Shook, Hardy & Bacon posted positive financial results in 2017, including revenue of more than $350 million and partner profits nearing $1 million, as the firm’s overall head count ticked down, according to preliminary ALM data.
Shook Hardy, often known for its primacy in products liability litigation, had gross revenue of $350.7 million in 2017, a 5 percent increase over its prior year results. The firm also posted net income of $118.34 million, an 8.3 percent rise compared with 2016.
Profits per equity partner were also up, rising 15.1 percent to $931,000 in 2017, as was revenue per lawyer, which grew 6.8 percent and came in at $751,000. The financial results accompanied a slight contraction in the firm’s lawyer count—Shook Hardy had 467 lawyers in 2017, down 1.7 percent from the 475 lawyers on the roster in 2016. Meanwhile, the firm in 2017 experienced a 5.9 percent decline in its equity partnership ranks, which fell from 135 to 127, and a 3.5 percent increase in the nonequity ranks, which grew from 85 to 88.
Shook Hardy chairwoman Madeleine McDonough, coming off her first full year at the firm’s helm, said in 2017 the firm reaped benefits from a strategic plan focused on introducing clients to different practice areas within the firm. The idea behind that strategy, McDonough said, was to help the firm expand its relationships with clients and promote a broader awareness about the firm’s offerings.
Although products liability defense has been Shook Hardy’s bread-and-butter practice, the firm also has intellectual property, commercial litigation and environmental and toxic tort expertise—the firm’s strategic plan aimed to introduce longtime products liability clients to those other groups, and to do the same in reverse, introducing IP or commercial litigation clients to all practices at the firm, according to McDonough.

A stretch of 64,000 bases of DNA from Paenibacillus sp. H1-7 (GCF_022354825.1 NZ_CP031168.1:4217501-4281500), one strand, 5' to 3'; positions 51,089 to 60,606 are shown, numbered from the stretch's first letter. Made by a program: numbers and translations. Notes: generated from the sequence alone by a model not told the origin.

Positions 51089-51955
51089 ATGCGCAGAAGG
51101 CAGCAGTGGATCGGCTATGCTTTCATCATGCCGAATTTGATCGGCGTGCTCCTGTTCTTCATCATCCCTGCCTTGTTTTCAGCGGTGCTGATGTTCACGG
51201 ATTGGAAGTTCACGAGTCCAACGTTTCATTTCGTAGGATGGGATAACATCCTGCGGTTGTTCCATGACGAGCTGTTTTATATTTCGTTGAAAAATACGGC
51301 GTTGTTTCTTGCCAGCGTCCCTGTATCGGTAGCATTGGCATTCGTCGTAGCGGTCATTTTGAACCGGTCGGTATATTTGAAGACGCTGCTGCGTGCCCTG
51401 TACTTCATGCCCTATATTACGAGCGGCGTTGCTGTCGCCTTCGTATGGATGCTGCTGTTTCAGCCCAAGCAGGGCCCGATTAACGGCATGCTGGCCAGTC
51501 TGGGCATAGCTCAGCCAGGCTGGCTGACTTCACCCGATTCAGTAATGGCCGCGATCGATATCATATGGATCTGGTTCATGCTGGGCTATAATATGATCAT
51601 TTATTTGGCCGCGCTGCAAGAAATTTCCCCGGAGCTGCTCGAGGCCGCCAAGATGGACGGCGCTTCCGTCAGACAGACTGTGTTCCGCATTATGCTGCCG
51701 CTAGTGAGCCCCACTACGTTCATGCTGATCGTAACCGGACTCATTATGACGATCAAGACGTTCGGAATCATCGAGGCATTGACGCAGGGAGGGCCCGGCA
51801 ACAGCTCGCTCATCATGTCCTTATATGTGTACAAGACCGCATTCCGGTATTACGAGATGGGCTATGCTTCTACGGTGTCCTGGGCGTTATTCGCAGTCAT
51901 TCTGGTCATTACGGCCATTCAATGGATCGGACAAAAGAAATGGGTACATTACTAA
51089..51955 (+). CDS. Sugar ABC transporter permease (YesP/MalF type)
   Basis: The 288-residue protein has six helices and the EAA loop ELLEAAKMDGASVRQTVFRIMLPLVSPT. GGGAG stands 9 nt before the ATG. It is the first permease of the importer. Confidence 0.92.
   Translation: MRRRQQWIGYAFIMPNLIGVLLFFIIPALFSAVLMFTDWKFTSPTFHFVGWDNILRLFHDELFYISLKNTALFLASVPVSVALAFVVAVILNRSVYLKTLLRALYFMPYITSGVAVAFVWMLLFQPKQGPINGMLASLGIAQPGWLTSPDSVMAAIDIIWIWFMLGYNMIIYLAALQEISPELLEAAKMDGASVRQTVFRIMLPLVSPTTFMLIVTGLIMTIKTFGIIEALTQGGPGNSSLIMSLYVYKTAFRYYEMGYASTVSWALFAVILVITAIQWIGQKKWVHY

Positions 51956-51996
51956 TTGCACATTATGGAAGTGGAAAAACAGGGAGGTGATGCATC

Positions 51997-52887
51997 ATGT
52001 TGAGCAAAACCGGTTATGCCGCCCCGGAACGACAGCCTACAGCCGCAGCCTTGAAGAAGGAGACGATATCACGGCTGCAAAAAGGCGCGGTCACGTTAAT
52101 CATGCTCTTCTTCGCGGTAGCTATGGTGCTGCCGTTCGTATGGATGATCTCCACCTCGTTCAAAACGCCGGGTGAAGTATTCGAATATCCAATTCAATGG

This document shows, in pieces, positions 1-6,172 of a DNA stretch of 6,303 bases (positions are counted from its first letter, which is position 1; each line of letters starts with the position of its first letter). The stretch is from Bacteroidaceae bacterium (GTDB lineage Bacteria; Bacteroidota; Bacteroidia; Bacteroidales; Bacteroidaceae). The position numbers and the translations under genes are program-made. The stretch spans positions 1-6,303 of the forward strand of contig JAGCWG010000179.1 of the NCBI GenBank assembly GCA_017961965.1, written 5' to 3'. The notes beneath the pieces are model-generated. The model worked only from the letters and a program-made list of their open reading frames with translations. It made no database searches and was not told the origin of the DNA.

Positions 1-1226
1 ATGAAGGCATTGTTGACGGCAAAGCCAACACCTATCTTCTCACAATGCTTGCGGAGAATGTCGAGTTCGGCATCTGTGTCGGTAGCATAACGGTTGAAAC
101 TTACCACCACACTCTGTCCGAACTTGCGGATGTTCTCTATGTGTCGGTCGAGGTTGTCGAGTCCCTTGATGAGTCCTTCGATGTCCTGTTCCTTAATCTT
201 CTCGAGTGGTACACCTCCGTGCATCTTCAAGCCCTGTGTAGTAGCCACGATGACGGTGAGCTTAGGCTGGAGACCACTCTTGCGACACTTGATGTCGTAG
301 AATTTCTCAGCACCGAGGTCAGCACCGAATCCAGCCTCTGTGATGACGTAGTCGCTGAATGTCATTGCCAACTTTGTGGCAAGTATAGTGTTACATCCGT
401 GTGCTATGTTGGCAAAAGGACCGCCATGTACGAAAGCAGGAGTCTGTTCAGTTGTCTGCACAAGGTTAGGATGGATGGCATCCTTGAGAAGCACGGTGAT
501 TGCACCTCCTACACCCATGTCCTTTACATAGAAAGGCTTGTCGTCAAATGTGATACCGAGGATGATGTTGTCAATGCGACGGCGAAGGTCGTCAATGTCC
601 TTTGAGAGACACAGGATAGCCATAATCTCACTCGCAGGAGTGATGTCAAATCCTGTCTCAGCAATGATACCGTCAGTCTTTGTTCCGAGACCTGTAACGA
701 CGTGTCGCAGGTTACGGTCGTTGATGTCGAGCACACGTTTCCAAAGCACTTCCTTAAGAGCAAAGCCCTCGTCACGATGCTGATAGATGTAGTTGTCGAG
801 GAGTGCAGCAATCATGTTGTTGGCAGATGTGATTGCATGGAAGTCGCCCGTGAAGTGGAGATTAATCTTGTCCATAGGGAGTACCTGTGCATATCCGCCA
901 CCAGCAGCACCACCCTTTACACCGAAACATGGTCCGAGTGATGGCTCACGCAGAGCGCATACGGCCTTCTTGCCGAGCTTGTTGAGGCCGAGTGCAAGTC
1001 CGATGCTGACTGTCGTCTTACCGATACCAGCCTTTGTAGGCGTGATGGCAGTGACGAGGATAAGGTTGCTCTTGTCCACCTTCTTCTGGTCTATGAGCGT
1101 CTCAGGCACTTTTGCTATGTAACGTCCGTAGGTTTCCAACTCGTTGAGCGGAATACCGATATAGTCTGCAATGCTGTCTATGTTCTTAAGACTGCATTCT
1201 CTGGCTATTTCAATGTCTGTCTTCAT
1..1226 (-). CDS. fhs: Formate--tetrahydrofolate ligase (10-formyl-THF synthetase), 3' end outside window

“We reworked our strategic plan and we’ve really executed on it,” McDonough said. “What we’re seeing is a lot of our longstanding clients … consolidating their portfolio, their work, with us.”
Beyond Shook Hardy’s efforts to introduce clients across practices, McDonough noted that the firm is actively looking to expand with new hires in its key litigation specialties. The firm chair said Shook Hardy is “in a growth mode” and it is “a robust period for the firm.”
“Lateral hiring is also a focus of ours,” McDonough said. “We’re trying to find really good strategic fits who have an understanding of our clients … but can also litigate and try cases.”
In 2017, the firm’s lateral hires included Sharon Israel, a Houston-based IP litigator who joined in August from Mayer Brown, and Buffy Mims, a products liability litigator who joined in Washington, D.C., from Hollingsworth.
McDonough said Israel and Mims reflect a larger trend at Shook Hardy—it has increasingly become a welcome professional home for women and minority lawyers, who are often leading the firm’s trial teams and holding leadership roles.
“I really think if you look at other firms, they do not have the depth of trial lawyers, and, particularly, diverse trial lawyers,” McDonough said.